Every year, a great migration of workers and students from megalopolises to smaller cities and towns announces the beginning of the Lunar New Year in China. This year, the travel rush begins one to two weeks before 5 February and lasts for about 40 days. Last year, 732 million trips were made by road, rail, air, and water in the lead-up to the new year, according to Xinhua, the Chinese government’s news agency. It’s the most important event on China’s calendar.
In this period, a highly prized possession is a ticket that will ensure its holder passage home. Small shops shutter for at least a month, and factories empty as most workers head home to celebrate the holiday. However, a minority remain in cities, lured by the double or triple salaries offered to keep services running. Manufacturers plan ahead by fulfilling orders before the holiday to avoid disruption in the global supply chain.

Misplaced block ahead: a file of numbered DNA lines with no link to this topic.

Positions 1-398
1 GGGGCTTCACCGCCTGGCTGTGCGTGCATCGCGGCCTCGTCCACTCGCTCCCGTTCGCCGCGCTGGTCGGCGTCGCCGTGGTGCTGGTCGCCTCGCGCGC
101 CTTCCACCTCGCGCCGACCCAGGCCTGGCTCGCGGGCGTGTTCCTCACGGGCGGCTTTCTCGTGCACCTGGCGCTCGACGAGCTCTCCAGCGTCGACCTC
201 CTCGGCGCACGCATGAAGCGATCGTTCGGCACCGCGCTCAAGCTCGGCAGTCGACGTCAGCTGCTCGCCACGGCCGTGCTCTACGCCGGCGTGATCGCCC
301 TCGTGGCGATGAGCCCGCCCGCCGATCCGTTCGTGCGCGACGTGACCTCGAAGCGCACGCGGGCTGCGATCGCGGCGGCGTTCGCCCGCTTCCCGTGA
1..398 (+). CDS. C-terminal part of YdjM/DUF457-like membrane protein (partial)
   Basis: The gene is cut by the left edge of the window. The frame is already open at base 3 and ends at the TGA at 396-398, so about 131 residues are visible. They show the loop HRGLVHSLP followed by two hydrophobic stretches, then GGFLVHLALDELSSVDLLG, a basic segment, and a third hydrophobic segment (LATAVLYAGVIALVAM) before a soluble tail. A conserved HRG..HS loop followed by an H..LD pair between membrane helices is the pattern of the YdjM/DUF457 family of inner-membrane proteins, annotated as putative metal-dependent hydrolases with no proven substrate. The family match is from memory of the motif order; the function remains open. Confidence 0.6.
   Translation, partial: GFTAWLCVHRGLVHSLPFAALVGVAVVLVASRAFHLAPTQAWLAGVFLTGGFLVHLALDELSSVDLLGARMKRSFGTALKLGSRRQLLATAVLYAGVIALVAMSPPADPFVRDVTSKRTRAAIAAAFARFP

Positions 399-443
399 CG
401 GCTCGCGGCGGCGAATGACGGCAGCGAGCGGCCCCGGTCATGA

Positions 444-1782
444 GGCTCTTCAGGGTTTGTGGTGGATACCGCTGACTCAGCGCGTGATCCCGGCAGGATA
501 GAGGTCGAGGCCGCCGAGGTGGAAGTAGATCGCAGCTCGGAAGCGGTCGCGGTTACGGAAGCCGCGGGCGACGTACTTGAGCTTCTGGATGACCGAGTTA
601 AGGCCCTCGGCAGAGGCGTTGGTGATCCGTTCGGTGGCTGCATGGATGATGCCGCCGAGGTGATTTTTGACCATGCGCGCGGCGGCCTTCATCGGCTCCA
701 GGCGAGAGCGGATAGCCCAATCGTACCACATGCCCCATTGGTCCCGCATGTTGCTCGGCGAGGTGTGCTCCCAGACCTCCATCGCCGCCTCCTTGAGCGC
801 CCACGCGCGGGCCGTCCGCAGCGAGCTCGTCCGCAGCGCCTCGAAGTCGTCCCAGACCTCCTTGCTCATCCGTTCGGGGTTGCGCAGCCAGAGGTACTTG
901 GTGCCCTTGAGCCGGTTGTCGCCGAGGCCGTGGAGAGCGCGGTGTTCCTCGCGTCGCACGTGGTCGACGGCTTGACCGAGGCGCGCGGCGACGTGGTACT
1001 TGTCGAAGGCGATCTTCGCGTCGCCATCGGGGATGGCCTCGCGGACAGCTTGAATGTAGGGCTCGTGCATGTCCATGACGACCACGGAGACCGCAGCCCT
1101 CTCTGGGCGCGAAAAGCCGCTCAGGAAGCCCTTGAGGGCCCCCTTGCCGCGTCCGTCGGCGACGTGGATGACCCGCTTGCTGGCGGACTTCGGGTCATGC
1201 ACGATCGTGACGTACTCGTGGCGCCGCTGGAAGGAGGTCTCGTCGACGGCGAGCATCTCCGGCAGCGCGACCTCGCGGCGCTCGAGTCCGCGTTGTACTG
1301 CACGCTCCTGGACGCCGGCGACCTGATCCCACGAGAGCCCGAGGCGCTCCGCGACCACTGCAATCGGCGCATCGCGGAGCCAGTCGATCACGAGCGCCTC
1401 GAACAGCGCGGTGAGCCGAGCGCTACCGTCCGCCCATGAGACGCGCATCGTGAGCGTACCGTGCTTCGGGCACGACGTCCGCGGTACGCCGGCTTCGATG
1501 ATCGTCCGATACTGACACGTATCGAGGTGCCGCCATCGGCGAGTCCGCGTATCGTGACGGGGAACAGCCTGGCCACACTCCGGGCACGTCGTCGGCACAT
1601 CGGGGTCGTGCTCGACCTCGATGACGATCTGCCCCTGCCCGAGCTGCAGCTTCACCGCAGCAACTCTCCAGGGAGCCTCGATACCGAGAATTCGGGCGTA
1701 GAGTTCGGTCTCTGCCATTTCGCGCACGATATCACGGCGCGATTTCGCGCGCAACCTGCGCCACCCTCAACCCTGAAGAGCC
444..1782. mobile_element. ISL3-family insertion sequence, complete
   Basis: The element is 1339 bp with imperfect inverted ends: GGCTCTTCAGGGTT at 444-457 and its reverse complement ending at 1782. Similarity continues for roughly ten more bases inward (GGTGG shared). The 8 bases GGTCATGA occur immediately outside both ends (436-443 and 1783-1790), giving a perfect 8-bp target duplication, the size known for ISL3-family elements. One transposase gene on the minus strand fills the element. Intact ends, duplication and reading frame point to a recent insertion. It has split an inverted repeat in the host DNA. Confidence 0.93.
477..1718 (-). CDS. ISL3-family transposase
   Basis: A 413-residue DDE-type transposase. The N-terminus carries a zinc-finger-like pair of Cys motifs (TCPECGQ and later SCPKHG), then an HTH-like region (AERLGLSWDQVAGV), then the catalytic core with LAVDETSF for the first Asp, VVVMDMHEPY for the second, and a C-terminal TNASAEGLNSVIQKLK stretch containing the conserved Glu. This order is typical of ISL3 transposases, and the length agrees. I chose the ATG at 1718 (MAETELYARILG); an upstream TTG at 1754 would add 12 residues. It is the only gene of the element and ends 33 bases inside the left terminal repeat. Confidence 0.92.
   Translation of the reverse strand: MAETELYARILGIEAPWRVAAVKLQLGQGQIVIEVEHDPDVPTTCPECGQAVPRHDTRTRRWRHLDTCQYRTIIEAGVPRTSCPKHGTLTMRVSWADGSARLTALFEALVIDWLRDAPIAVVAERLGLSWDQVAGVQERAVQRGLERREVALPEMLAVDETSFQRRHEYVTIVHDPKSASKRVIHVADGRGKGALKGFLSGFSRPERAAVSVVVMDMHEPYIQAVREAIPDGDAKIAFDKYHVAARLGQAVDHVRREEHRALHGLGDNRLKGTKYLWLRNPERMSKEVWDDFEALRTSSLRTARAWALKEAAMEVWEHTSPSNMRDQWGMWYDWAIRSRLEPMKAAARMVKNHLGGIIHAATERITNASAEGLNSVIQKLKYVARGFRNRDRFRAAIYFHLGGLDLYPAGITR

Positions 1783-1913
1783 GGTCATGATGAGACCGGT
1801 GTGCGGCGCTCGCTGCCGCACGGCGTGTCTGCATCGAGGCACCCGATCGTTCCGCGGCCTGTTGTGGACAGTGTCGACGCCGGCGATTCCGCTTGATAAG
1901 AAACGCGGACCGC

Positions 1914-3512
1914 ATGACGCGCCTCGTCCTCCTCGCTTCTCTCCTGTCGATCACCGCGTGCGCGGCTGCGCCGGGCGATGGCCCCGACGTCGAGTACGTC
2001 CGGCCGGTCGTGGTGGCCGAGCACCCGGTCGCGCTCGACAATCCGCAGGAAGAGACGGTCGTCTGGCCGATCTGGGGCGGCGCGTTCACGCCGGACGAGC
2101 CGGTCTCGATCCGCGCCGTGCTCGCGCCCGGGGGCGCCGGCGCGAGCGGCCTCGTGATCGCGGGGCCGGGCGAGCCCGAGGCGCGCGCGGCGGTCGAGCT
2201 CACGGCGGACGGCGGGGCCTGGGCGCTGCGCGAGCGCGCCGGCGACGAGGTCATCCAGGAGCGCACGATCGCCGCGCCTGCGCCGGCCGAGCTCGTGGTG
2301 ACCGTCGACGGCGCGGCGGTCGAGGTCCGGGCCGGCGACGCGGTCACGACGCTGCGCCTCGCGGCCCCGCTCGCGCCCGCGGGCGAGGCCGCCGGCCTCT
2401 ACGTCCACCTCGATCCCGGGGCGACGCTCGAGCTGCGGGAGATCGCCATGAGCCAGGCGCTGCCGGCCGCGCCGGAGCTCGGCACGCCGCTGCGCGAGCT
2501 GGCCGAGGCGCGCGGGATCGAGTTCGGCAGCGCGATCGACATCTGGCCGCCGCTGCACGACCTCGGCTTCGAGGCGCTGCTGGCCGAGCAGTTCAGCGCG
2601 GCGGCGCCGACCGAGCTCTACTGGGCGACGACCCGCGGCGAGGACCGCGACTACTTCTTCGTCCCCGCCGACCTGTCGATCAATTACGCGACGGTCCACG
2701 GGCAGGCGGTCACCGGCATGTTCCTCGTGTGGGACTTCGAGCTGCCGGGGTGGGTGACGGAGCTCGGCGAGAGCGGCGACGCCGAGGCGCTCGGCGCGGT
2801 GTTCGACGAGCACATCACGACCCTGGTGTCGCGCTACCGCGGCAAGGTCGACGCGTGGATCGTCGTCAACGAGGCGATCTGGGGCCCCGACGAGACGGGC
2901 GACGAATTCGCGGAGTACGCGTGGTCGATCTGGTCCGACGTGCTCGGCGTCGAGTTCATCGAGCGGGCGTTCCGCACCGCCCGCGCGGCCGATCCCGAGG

— By Alexis See Tho, an FM magazine associate editor.